As Surveillance Goes Mainstream, Can Boston Tame Big Brother?

Cheaper and better than ever, facial recognition technology suddenly feels like it’s lurking everywhere. But there’s still time to prove that innovation doesn’t have to mean the death of privacy.

Photo by Benjamen Purvis/Getty Images

How many times do you think your face has been captured and plugged into an AI database today? Your mug, after all, is being scanned, photographed, and recorded constantly, whether on FaceApp (hello, AI-aged selfies), Facebook and Instagram (how many beach vacation shots did you get tagged in this summer?), or even when you’re just walking up to your neighbor’s secretly surveilled front door. The technology has made life more connected and convenient than ever before, but it should also probably be making you worried. After all, facial recognition databases are growing larger every day, and they can be used to do everything from identify protesters to track people’s movements to try to sell you stuff. Meanwhile, the police and government’s practice of drawing on mugshot databases—which include people never charged with crimes—and the technology’s penchant for not correctly identifying dark-skinned faces have made its use a point of bitter criticism. Oh, and the technology is almost completely unregulated. “Face surveillance technology is dangerous when it works,” says Kade Crockford, director of the Massachusetts ACLU’s Technology for Liberty Program, “and dangerous when it doesn’t.” Luckily for us, there’s something we can do about it.

Some cities are already stepping up. San Francisco, Oakland, and our very own Somerville have all made history by being among the first to ban the use of facial recognition technology by local law enforcement. At the end of July, Cambridge proposed its own ban. Independently, the town of Brookline is working on legislation designed to oversee law enforcement’s use of surveillance tech and the resulting data. On the state level, Beacon Hill politicians are poised to consider an ACLU-backed bill, sponsored by Senator Cynthia Stone Creem, that would establish a statewide moratorium on unregulated government use of facial surveillance until regulations to protect civil liberties can be put into place. The bill was sent to the Judiciary Committee last month. But government use is merely one part of a much larger issue: It’s easy to bump into facial ID technology on any given day, even at Logan Airport, for instance, where JetBlue passengers can scan their faces in lieu of presenting a boarding pass. And more commercial uses are surely on the way. It’s only going to get harder to put the genie back in the bottle.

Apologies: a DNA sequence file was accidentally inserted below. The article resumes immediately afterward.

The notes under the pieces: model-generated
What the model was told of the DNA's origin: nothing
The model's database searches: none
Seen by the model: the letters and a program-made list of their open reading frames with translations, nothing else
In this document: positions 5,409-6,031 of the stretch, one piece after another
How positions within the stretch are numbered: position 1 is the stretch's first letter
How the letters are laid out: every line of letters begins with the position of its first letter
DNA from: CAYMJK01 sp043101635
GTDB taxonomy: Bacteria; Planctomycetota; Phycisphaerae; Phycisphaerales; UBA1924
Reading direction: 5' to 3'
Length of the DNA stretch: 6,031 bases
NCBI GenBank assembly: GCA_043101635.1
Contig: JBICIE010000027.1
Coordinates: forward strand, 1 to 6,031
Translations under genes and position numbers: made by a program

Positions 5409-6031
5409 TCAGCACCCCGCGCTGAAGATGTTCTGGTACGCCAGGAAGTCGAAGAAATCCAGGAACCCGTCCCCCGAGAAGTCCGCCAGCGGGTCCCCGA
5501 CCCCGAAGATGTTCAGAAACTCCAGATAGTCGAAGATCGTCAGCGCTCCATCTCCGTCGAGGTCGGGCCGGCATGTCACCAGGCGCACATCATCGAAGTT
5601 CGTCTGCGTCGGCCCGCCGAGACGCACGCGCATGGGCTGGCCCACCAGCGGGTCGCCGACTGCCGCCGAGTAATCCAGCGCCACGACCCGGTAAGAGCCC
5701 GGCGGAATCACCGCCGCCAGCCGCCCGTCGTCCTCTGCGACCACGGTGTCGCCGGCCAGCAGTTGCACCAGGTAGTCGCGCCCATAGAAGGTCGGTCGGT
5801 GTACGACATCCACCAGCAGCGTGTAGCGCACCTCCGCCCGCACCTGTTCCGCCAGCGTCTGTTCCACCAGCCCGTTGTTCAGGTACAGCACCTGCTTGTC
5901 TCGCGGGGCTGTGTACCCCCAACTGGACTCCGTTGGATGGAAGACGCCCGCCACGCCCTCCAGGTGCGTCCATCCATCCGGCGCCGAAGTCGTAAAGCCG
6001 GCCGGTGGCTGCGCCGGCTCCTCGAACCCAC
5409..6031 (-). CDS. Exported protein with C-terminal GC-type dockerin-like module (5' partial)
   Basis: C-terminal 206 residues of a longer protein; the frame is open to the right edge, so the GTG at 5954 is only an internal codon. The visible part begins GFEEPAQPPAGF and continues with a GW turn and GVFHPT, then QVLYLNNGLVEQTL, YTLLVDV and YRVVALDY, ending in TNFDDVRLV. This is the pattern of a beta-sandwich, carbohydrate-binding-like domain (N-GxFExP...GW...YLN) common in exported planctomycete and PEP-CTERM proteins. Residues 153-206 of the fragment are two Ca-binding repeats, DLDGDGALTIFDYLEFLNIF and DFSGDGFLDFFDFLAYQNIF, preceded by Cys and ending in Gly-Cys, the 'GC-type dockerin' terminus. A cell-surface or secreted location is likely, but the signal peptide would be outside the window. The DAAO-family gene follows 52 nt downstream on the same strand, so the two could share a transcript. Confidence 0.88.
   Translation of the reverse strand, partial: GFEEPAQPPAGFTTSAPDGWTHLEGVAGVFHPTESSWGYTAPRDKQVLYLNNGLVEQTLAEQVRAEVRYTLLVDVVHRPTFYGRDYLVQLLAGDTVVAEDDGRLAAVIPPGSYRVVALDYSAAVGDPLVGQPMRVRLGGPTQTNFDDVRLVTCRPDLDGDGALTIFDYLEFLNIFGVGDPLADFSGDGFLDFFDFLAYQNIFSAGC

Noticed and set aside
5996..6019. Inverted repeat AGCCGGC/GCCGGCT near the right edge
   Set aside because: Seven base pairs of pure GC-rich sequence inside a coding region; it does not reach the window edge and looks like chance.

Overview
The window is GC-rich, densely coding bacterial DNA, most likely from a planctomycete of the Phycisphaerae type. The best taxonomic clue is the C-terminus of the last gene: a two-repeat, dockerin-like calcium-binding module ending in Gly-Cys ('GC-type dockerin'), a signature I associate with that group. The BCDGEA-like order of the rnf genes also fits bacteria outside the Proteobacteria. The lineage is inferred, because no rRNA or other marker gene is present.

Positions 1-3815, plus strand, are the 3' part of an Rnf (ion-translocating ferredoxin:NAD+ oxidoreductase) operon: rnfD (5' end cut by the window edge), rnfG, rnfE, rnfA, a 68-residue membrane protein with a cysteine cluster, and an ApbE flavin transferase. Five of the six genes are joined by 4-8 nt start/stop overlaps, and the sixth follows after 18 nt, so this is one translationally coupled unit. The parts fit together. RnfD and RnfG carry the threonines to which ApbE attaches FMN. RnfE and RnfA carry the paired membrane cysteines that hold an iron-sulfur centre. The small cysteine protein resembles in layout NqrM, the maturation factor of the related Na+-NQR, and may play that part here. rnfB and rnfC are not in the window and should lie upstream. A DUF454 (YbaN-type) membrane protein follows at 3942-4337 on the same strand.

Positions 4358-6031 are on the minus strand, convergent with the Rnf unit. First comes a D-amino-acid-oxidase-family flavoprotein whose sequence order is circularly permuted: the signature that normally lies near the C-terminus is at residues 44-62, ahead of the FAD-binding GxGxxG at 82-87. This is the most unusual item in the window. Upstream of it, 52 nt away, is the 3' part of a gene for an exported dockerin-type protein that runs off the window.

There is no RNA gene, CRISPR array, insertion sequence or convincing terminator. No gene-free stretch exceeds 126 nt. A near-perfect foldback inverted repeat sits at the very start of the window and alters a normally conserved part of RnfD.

That means there’s no time like the present to define just what kind of tech culture we want to build here at home. “We’re reaching a pivotal moment where we need to decide what kind of world we want to leave for our children,” says Evan Greer, deputy director of Fight for the Future, a Boston-based nonprofit dedicated to Internet privacy, “and if that’s a world where they can be tracked by a for-profit surveillance state.”

To answer the question, Boston already has plenty of heavyweight thinkers in place at our top universities. “The depth of resources here and number of people collaborating across disciplines is very important in such a sobering time for technology,” says Judith Donath, a longtime researcher of social technology and online culture at MIT and Harvard.

Researchers at MIT, for example, have been leaders in exposing the technology’s aforementioned failure to recognize dark-skinned faces. Given Massachusetts’ long history of thoughtful innovation, it only makes sense that when it comes to navigating the intellectual, regulatory, and philosophical implications of what we’re already creating, we should take the lead right now. The world is changing too quickly to wait.